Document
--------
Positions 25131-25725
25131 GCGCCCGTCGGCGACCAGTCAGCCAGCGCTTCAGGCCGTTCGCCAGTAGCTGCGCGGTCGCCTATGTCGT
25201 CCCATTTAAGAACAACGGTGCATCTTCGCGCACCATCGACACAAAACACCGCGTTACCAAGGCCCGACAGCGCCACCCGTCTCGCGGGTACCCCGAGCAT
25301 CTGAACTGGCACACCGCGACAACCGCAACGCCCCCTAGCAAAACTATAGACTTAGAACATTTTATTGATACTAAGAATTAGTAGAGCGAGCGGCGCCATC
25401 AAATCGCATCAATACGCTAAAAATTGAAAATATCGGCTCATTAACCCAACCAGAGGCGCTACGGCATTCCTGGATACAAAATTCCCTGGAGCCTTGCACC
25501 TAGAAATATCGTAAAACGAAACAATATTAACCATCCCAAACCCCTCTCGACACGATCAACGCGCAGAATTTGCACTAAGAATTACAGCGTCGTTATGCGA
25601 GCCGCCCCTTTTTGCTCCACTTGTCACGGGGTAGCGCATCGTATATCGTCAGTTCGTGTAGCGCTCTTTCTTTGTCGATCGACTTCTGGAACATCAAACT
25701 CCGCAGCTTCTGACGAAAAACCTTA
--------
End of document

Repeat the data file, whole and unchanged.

Positions 25131-25725
25131 GCGCCCGTCGGCGACCAGTCAGCCAGCGCTTCAGGCCGTTCGCCAGTAGCTGCGCGGTCGCCTATGTCGT
25201 CCCATTTAAGAACAACGGTGCATCTTCGCGCACCATCGACACAAAACACCGCGTTACCAAGGCCCGACAGCGCCACCCGTCTCGCGGGTACCCCGAGCAT
25301 CTGAACTGGCACACCGCGACAACCGCAACGCCCCCTAGCAAAACTATAGACTTAGAACATTTTATTGATACTAAGAATTAGTAGAGCGAGCGGCGCCATC
25401 AAATCGCATCAATACGCTAAAAATTGAAAATATCGGCTCATTAACCCAACCAGAGGCGCTACGGCATTCCTGGATACAAAATTCCCTGGAGCCTTGCACC
25501 TAGAAATATCGTAAAACGAAACAATATTAACCATCCCAAACCCCTCTCGACACGATCAACGCGCAGAATTTGCACTAAGAATTACAGCGTCGTTATGCGA
25601 GCCGCCCCTTTTTGCTCCACTTGTCACGGGGTAGCGCATCGTATATCGTCAGTTCGTGTAGCGCTCTTTCTTTGTCGATCGACTTCTGGAACATCAAACT
25701 CCGCAGCTTCTGACGAAAAACCTTA